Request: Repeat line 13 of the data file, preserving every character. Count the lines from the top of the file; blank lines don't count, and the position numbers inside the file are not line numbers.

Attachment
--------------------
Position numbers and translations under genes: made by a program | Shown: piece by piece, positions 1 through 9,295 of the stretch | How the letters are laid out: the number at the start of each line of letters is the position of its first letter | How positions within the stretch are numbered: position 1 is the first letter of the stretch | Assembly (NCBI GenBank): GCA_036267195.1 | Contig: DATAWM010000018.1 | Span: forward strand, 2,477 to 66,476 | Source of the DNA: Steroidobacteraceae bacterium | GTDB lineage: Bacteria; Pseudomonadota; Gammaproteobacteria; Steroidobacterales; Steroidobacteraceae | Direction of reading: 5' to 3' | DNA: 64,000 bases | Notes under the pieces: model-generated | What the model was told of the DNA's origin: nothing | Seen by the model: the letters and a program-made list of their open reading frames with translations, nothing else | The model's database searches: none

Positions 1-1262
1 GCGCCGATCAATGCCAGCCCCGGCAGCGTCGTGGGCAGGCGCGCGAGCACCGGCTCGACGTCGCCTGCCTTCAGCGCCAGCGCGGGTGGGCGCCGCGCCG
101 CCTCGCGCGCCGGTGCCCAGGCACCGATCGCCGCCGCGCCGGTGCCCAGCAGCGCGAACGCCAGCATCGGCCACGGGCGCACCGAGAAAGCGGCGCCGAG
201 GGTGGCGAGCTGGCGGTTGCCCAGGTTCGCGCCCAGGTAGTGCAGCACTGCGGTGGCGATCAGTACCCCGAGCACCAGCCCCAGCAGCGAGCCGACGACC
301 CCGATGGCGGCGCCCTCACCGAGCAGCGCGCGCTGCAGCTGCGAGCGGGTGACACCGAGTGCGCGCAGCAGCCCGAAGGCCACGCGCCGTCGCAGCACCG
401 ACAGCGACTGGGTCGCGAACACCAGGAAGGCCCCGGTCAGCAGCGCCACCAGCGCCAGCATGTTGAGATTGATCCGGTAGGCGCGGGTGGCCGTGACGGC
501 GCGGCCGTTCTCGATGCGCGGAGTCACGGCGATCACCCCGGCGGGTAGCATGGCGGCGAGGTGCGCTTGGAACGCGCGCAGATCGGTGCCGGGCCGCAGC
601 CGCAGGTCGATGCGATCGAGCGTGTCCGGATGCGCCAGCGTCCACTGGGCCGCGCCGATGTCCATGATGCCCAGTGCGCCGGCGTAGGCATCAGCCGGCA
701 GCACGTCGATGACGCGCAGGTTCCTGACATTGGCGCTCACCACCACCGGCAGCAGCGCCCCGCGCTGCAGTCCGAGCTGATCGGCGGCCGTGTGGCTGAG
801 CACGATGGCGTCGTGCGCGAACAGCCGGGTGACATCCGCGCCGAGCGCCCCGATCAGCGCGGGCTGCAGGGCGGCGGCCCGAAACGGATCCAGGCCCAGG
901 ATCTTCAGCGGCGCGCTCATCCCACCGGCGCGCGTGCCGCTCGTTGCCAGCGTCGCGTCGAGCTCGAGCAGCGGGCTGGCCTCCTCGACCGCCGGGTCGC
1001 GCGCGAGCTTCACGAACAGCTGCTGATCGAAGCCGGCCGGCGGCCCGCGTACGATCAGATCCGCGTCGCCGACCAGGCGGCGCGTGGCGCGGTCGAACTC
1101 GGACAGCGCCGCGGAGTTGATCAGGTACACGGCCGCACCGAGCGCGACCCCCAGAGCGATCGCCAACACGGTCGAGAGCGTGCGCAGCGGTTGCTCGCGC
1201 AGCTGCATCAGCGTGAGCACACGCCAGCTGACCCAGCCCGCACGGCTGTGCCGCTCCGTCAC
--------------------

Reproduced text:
1001 GCGCGAGCTTCACGAACAGCTGCTGATCGAAGCCGGCCGGCGGCCCGCGTACGATCAGATCCGCGTCGCCGACCAGGCGGCGCGTGGCGCGGTCGAACTC